Why mental health matters to employers

Jane Hannon explains what HR professionals can do to best ensure the wellbeing of their workforce – and the potential legal pitfalls if they don’t

The impact of mental ill-health in the workplace has been recognised and addressed increasingly over recent years. However, statistics suggest that stress at work remains a growing problem. According to the TUC, in the UK around 15.4 million working days each year are lost to stress, depression or anxiety, accounting for 57 per cent of all absences. Meanwhile, the Stevenson/Farmer Thriving at work review, commissioned by the government, reported that poor mental health costs UK employers between £33bn and £42bn a year.

As well as the financial costs, the adverse business effects of mental ill-health include employee absence, staff turnover, loss of skills, and legal and reputational risks. All of this makes it an issue worth tackling.

An important aspect of any employer’s strategy is a positive approach that seeks to promote and maintain good employee mental health and to prevent problems arising. Many businesses now use workplace wellbeing programmes, spearheaded by those at the top of the organisation, to ensure openness and transparency around mental health. These programmes provide prevention and intervention tools for use by the business, as well as training and assistance to managers on handling workplace mental health. The success of these initiatives is demonstrable and, according to Thriving at work, the return on investment of workplace mental health interventions is “overwhelmingly positive”.

At the same time as using a proactive approach aimed at support and prevention, it is important for employers to ensure that the organisation’s culture does not shift so far that managers feel unable to tackle situations where mental ill-health is at play. Numerous tricky scenarios can arise, for example:

Employee absence

Absence related to mental health can be long term, or it may be short term and intermittent. Ultimately, both these types of absence can provide grounds for dismissal. However, when managing any type of absence, an employer should ensure that their procedure is watertight and conducted in a manner that balances the needs of the individual for time off with the needs of the business.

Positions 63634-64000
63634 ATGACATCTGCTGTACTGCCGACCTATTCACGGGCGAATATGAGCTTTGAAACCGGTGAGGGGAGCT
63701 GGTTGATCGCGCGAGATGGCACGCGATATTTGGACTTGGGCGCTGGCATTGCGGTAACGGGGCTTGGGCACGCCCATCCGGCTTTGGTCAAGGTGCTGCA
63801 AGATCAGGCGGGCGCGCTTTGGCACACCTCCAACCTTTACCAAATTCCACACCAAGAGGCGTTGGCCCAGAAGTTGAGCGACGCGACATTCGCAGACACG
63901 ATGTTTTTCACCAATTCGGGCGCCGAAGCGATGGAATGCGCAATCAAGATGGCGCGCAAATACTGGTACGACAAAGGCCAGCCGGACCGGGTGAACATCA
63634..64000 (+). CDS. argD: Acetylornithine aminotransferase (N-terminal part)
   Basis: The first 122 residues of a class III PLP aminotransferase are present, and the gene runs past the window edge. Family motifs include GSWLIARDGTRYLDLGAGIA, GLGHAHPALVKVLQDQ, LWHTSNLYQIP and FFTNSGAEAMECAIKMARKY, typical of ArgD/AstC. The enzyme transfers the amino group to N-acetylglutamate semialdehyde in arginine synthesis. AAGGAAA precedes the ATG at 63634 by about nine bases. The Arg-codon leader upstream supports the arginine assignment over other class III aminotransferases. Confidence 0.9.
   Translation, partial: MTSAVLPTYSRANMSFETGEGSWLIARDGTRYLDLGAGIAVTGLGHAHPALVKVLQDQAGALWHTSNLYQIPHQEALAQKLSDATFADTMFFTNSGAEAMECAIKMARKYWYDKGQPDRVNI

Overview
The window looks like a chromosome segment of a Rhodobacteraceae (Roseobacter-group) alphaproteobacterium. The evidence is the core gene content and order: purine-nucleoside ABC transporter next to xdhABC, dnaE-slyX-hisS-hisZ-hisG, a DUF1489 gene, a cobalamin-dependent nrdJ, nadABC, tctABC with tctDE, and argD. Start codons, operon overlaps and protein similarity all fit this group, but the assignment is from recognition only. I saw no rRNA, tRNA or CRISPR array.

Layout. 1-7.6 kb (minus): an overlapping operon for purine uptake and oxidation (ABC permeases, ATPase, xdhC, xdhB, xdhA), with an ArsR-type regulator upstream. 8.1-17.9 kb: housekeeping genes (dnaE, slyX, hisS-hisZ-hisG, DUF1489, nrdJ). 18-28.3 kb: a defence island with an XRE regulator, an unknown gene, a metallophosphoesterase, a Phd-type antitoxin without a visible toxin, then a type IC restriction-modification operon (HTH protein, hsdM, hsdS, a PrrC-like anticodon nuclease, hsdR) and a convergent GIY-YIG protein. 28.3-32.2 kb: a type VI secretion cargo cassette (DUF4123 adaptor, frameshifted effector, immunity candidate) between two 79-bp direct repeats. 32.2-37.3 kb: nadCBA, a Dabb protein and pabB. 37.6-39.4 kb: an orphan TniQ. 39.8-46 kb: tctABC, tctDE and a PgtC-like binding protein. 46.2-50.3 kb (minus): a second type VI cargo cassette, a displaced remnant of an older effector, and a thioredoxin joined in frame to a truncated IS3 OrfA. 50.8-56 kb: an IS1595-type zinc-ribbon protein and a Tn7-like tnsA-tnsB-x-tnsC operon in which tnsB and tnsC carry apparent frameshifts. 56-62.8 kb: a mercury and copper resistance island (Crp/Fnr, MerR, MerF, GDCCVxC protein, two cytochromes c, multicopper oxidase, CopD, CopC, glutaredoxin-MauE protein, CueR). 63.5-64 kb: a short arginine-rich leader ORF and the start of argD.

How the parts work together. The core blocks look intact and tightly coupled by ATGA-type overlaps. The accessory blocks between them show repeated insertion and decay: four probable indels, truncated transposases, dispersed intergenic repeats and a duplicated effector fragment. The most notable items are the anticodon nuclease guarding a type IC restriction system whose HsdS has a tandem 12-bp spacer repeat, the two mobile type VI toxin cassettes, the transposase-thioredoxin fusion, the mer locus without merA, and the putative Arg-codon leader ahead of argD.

Poor performance

Concerns about performance are best addressed at an early stage and the starting point should be to identify any issues that may be causing or contributing to unsatisfactory performance. Checks and balances should be in place to avoid unrealistic workloads or excessive working hours impacting on employees' mental health. However, the business should always assess if, for example, work-related stress, difficult working relationships or bullying and harassment are factors. This is an area where manager training is crucial as problems can arise from supervisors reacting to performance issues without considering whether the problem stems from mental ill-health.

Reasonable adjustments

Equality legislation requires employers to make reasonable adjustments to help disabled employees. A mental illness such as depression or a mental health condition with symptoms such as anxiety, low mood or panic attacks are impairments that may qualify as a disability. Stress itself is not a disability, but a stress-related condition might be or stress may exacerbate an existing condition. 

A common issue where an employee experiences mental ill-health is a disconnect between what they and the employer consider to be reasonable adjustments – the employee demands to be accommodated in ways that are not practical or sustainable for the employer. What is crucial to keep in sight is that the employer needs go no further than is necessary. The business will not breach its duty unless it fails to make an adjustment that is ‘reasonable’ and there is no obligation to take measures that would impose a disproportionate burden on the employer.

Provided it is equipped with robust policies and procedures and well trained management staff, businesses should not be afraid to tackle scenarios such as these head on.

Jane Hannon is an employment partner at DLA Piper